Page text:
“Any fool can get into an ocean…”

By the seashore. Guam.

 

Any fool can get into an ocean… by Jack Spicer

Any fool can get into an ocean   
But it takes a Goddess   
To get out of one.
What’s true of oceans is true, of course,
Of labyrinths and poems. When you start swimming   
Through riptide of rhythms and the metaphor’s seaweed
You need to be a good swimmer or a born Goddess
To get back out of them
Look at the sea otters bobbing wildly
Out in the middle of the poem
They look so eager and peaceful playing out there where the
    water hardly moves
You might get out through all the waves and rocks
Into the middle of the poem to touch them
But when you’ve tried the blessed water long
Enough to want to start backward
That’s when the fun starts
Unless you’re a poet or an otter or something supernatural
You’ll drown, dear. You’ll drown
Any Greek can get you into a labyrinth
But it takes a hero to get out of one
What’s true of labyrinths is true of course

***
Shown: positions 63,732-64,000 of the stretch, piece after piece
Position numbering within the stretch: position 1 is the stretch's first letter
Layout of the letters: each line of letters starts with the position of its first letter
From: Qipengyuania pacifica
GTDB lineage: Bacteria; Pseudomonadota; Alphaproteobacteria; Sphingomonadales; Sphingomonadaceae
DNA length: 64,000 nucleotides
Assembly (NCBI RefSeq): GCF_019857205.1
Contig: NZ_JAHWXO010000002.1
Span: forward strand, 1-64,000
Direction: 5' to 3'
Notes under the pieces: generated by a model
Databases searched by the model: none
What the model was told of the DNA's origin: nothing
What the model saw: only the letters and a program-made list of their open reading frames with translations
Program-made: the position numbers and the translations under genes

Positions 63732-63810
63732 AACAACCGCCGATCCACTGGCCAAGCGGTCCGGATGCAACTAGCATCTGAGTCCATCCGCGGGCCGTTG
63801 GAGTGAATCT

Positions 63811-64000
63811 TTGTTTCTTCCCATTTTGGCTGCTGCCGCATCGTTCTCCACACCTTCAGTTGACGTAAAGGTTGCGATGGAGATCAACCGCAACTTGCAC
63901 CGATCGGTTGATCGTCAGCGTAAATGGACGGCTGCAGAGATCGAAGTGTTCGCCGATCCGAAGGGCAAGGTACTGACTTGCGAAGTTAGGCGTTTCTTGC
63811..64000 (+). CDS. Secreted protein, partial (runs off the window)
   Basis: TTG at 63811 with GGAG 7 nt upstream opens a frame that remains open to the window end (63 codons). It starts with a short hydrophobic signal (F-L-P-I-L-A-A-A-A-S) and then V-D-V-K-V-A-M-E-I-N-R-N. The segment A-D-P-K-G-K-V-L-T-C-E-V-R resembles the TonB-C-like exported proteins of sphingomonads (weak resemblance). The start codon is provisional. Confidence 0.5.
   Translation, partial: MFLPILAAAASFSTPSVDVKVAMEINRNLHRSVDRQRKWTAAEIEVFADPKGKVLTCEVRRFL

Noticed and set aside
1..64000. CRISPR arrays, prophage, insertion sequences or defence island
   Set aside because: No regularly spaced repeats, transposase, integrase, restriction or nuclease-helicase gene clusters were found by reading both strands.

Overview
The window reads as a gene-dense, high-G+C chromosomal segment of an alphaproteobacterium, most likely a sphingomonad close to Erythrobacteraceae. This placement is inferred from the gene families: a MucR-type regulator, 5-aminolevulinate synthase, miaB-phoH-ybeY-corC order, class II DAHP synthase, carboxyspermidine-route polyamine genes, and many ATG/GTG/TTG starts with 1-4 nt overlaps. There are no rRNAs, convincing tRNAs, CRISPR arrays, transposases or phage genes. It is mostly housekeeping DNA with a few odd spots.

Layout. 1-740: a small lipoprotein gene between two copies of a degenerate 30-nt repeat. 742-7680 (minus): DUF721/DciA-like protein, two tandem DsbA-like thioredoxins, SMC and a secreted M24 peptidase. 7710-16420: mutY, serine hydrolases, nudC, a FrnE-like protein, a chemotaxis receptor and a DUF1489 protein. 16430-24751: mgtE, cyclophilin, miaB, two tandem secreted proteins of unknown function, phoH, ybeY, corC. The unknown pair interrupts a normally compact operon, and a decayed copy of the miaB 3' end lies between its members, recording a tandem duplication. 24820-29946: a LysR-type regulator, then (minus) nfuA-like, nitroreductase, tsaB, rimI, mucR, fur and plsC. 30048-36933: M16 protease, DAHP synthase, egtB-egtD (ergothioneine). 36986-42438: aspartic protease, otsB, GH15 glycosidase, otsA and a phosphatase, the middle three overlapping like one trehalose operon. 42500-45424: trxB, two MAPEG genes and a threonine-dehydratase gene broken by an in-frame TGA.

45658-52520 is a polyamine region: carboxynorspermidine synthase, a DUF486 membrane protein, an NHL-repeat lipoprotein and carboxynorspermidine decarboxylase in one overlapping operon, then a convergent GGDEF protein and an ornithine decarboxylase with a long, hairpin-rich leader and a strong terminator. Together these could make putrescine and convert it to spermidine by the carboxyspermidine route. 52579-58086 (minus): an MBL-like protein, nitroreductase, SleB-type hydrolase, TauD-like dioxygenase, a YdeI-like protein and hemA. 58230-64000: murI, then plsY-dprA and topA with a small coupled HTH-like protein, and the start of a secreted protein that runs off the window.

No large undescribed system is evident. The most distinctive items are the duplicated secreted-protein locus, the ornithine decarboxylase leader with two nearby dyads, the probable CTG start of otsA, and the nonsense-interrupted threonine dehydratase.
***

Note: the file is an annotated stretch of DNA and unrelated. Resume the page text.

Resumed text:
Of love and memory. When you start remembering.

Source: Poetry (July/August 2008).

 

Every time I feel stressed or lost or listless, I find myself being drawn to the ocean.  Most of the time, I don’t get in the water, I just stand at the shore or find a place among the rocks.  There I stare out into the horizon, sometimes its as if I’m searching for something– an answer, a sign, a connection.   I don’t even speak, I don’t even move, I just listen.  I may stay for a few seconds or even an hour or so.  At times, I do get that answer/sign/connection.  Other times, I don’t and that’s okay.  Its almost as if I’m checking in.  And when I drive to my next destination, I find myself rolling down the window and cruising down the road in silence.

I can’t explain why I have an affinity for being at the seashore, but I do know that it leaves me centered.  When I lived in the Midwest, I felt cut off and displaced.  That, too, I couldn’t explain.

But I do know that, when the stresses of the world envelope me, sooner or later, I’m at the seashore again, not speaking, not moving, but listening. And that’s still alright with me.

 

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